Toronto might have the world’s smallest cafe

Inside The Coffee Lab, a one-man coffee shop inside a display window on Spadina


The Coffee Lab (141 Spadina, at Richmond, instagram.com/the.coffee.lab) is about as much of a hole-in-the-wall as a cafe can get.

Owner and barista Joshua Campos has set up shop inside what was once a dingy office display window outside a low-rise office building on Spadina.

His shop is 18 square feet, just enough room for a machine, grinder, fridge, sink, hot water dispenser and Campos himself. 

The Guinness Book of World Records currently recognizes a 22-square-foot coffee shop in London, England, as the smallest, Campos tells me between shot pulls.

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Natalia Manzocco

His previous Coffee Lab location, inside Willow Books on Bloor, was positively palatial by comparison (52 square feet). Campos’s original plan was to have two locations running concurrently — until his landlord gave him two days to move out in March.

“It worked out for the best,” he says. “It’s a better location — it’s closer to downtown. Plus, people used to be right out front of the shop, and they couldn’t find the place.”

That’s not really a problem these days. On Spadina, one passerby after the next does a double-take spotting Campos, in his cap and black jacket, pouring lattes from within his glass enclosure. Some take pictures others dutifully get in line.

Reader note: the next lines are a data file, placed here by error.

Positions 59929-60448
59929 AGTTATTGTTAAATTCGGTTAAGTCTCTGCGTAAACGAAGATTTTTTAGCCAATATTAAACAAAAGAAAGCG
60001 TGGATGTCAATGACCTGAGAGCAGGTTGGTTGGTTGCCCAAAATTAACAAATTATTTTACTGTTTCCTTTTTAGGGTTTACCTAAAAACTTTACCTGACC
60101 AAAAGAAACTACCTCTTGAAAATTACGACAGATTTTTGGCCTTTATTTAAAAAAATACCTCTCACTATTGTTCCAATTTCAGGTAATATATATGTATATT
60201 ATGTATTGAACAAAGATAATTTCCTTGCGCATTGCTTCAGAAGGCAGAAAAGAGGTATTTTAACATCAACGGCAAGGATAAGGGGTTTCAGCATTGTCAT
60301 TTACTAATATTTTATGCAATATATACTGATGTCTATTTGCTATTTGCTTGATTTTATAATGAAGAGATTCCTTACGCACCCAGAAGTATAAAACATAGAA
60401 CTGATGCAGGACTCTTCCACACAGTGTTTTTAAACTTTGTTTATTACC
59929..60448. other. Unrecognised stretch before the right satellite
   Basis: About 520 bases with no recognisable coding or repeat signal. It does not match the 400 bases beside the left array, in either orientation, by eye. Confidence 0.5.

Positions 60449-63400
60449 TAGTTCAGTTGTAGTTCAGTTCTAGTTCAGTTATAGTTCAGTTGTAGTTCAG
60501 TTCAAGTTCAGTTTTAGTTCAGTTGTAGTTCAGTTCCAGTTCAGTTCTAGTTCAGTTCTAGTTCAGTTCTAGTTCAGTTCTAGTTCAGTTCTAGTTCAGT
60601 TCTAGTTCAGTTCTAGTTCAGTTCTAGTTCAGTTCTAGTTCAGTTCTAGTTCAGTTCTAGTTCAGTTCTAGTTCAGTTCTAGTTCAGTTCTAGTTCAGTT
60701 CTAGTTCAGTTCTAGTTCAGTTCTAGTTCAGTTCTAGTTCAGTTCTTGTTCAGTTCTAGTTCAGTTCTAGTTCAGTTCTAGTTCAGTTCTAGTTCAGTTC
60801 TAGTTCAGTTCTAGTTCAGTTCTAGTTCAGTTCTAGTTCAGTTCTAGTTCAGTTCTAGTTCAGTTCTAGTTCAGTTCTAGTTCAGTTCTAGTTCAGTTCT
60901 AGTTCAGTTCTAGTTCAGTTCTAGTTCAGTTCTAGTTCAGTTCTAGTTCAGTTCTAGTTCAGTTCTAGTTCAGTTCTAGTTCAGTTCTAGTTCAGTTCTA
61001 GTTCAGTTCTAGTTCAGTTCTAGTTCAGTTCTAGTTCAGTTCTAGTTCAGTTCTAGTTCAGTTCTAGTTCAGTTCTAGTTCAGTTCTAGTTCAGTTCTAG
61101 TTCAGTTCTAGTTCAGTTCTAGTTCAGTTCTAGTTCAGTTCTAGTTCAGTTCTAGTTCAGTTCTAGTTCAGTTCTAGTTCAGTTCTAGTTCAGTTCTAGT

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Natalia Manzocco

It’s a smart gimmick — but Campos’s coffee cred is rock-solid. Before opening the original Coffee Lab, he studied at the American Barista and Coffee School in Portland, Oregon and trained at Rufino Espresso and Sense Appeal

Order your espresso to stay, and he’ll hand you a marble slate with a cup (handmade in Paris) and a gold-plated spoon. (Evidently, they’re the best for espresso tastings.)

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Natalia Manzocco

That espresso, depending on the week, could be anywhere from Bows and Arrows in Victoria to Devoción in Brooklyn to Glitch in Japan.

The latter roastery gets credit for Coffee Lab’s signature drink, The Drop, which Campos says gets about as much Instagram traction as the shop itself. In a frosted glass beaker, Campos tops cold whole milk with a short shot of espresso since he picked up the technique from Glitch, he only uses their beans to make the drink.

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Natalia Manzocco

Campos also sources coffees recognized by the Cup Of Excellence competition. “As far as I know, we’re the only ones bringing Cup of Excellence into Canada,” he says.

“My goal is to have the first Michelin-star coffee shop, where every detail is important, whether it’s the spoon, your cup, the coffee – everything.” You could say he’s got room to grow.

QUESTION TIME!

Is this legal?

Sure it is! I’ve got my permit right here.

Do you get claustrophobic? Is it uncomfortable in there?

No, I’m okay. I’m used to it.

Does it get hot/cold?

I do have a little mini heater. I turned it off, cause it did get warmer in here. I’m a little scared for the wintertime, since I hope to be here all year.

Is the rent cheaper here than at your last location?

It is.

What if you have to scratch yourself?

With the display window … that wouldn’t look too good. Nowhere to hide, really.

nataliam@nowtoronto.com | @nataliamanzocco

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